The Ori­oles were just one game over .500 af­ter the All-Star break (38-37), and af­ter their seven wins to start the sea­son were just nine games over .500 (82-73). But they are 17-12 since Sept. 1, a stretch that in­cluded se­ries wins on the road in Detroit, Bos­ton, Toronto and New York.

“It’s def­i­nitely been a dif­fer­ent sea­son than some of our other years,” catcher Matt Wi­eters said. “It’s al­most been a bend-don’tbreak type of men­tal­ity. We’ve seen how good we can be and then we’ve had stretches where things just haven’t clicked for us in cer­tain stretches. But no mat­ter how bad it might have looked for a spell of four, five, six games, it was never, ‘That’s us.’

“We were the team that was win­ning seven in a row, that was go­ing to put up seven or eight runs. I think it’s kind of some­thing with the of­fense we are that it’s a pos­si­bil­ity that good pitch­ing is go­ing to beat good hit­ting more times than not. I just think we’ve been re­ally good at han­dling some of the strug­gles this year and not get­ting too down on our­selves, and know­ing we have the ca­pa­bil­ity to turn it around just like that.”

In late June, the Ori­oles were rid­ing high out West. They were17 “I never felt like there was ever any panic,” first base­man Chris Davis said of the Ori­oles’ sea­son. games over .500 when they were swept in four games in Seat­tle, the first of sev­eral stretches when the Ori­oles’ power bats went silent. But af­ter los­ing their se­ries opener at Dodger Sta­dium, they sal­vaged the road trip with one of their best wins of the year, a 14-in­ning vic­tory over the Los An­ge­les Dodgers on Jonathan Schoop’s go-ahead two-run dou­ble.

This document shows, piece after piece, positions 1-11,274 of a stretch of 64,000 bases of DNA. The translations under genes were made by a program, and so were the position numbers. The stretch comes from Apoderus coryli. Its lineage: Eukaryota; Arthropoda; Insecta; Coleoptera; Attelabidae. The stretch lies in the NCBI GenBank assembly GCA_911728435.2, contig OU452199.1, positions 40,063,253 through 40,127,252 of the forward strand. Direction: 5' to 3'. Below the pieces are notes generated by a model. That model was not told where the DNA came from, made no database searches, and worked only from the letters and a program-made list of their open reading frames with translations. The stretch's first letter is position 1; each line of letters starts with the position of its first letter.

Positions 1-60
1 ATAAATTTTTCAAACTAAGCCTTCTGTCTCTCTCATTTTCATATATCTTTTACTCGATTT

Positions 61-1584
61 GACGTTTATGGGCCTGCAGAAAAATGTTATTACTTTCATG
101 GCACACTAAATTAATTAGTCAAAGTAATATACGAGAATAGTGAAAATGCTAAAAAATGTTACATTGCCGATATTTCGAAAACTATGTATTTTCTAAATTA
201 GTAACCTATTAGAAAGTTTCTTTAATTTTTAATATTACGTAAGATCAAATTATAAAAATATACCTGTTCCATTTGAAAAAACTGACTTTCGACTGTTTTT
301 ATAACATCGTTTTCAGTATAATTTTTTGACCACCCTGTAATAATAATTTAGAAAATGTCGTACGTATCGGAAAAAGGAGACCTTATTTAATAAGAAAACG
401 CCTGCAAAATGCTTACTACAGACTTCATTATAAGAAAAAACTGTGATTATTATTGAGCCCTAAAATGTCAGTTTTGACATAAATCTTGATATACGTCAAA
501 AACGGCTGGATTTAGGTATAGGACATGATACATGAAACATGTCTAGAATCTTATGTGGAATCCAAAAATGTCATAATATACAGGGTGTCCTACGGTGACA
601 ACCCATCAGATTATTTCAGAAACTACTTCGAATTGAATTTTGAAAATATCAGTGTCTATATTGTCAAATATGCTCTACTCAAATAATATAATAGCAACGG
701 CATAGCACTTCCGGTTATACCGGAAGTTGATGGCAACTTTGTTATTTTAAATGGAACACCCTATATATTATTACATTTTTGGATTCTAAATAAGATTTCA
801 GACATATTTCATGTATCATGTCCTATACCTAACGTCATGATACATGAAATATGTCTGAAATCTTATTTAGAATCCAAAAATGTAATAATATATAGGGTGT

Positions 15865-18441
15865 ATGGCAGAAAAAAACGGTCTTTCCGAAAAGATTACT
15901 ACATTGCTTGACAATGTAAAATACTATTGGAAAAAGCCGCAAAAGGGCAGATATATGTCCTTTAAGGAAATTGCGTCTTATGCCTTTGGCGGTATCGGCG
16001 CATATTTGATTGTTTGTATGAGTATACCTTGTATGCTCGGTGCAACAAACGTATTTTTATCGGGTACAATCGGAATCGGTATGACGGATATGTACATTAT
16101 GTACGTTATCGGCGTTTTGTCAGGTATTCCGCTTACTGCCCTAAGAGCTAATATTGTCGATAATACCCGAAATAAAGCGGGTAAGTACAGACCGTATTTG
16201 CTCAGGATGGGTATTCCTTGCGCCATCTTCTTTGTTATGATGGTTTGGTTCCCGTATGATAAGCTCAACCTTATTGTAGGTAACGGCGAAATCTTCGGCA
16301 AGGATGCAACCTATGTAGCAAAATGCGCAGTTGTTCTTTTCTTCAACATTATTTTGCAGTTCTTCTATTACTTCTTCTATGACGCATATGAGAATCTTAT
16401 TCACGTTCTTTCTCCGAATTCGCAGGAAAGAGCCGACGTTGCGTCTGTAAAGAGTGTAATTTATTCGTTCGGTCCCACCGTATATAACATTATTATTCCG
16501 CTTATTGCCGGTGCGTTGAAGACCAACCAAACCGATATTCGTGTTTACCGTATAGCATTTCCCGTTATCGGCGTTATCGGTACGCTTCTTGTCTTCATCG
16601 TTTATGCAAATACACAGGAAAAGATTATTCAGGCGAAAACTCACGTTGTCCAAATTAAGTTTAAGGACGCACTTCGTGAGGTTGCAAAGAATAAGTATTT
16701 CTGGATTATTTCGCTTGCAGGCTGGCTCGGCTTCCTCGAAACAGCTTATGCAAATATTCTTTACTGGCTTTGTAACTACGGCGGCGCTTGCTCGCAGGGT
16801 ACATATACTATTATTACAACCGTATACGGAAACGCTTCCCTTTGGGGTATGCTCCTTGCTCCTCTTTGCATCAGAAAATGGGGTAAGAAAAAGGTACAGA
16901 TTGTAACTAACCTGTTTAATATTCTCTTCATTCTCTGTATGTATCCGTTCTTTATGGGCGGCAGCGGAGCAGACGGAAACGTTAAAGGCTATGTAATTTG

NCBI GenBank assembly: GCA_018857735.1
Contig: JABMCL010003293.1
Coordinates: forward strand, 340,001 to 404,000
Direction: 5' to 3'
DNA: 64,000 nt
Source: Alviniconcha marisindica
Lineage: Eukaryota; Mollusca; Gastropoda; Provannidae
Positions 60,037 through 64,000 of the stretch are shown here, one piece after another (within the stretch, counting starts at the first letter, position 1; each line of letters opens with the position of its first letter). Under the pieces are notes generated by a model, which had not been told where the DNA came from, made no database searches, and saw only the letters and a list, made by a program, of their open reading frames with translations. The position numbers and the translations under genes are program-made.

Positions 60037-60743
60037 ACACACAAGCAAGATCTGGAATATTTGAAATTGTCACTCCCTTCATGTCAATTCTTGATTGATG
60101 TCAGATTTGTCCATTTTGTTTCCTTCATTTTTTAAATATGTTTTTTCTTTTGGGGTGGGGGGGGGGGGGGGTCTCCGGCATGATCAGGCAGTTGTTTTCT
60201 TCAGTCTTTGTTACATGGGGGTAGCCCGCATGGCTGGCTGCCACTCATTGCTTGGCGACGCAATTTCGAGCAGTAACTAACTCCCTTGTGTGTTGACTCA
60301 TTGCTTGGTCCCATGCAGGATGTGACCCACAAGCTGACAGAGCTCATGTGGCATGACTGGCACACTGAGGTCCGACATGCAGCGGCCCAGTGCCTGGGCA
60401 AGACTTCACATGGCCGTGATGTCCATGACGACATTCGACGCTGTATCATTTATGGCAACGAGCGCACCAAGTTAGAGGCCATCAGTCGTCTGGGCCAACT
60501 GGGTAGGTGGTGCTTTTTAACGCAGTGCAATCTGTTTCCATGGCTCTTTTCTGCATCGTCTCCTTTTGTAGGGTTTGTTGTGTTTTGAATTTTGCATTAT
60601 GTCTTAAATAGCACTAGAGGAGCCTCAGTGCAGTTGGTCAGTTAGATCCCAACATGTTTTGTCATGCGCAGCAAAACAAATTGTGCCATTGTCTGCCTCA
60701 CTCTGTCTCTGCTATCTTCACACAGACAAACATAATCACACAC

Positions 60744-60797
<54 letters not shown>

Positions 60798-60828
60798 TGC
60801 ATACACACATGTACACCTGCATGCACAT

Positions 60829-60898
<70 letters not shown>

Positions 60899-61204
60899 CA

Com­ing out of the All-Star break, the Ori­oles won two, then lost four, then won five, then lost five, then won three, one of the most strik­ing up- and- down stretches of the sea­son. In Au­gust, they lost three of four in Oak­land, a se­ries that opened the door for their AL East ri­vals. But the Ori­oles then took two of three in San Fran­cisco against an even­tual play­off team.

Some might call the Ori­oles’ play er­ratic and in­con­sis­tent, but man­ager Buck Showal­ter de­scribes it more as re­silient.

“This team was in­volved in the com­pe­ti­tion right from Day One and never re­ally got away from it,” Showal­ter said. “You go through pe­ri­ods where you’ve got a chance to win the divi­sion, you’ve got a chance to be a wild card, then you’ve got a chance even not to be in it. You don’t over­come that with­out hav­ing a real strong men­tal­ity. So many times we started to say some­thing to these guys, and I just backed off. They got it. Some­times the best manag­ing you do is the manag­ing you don’t do.”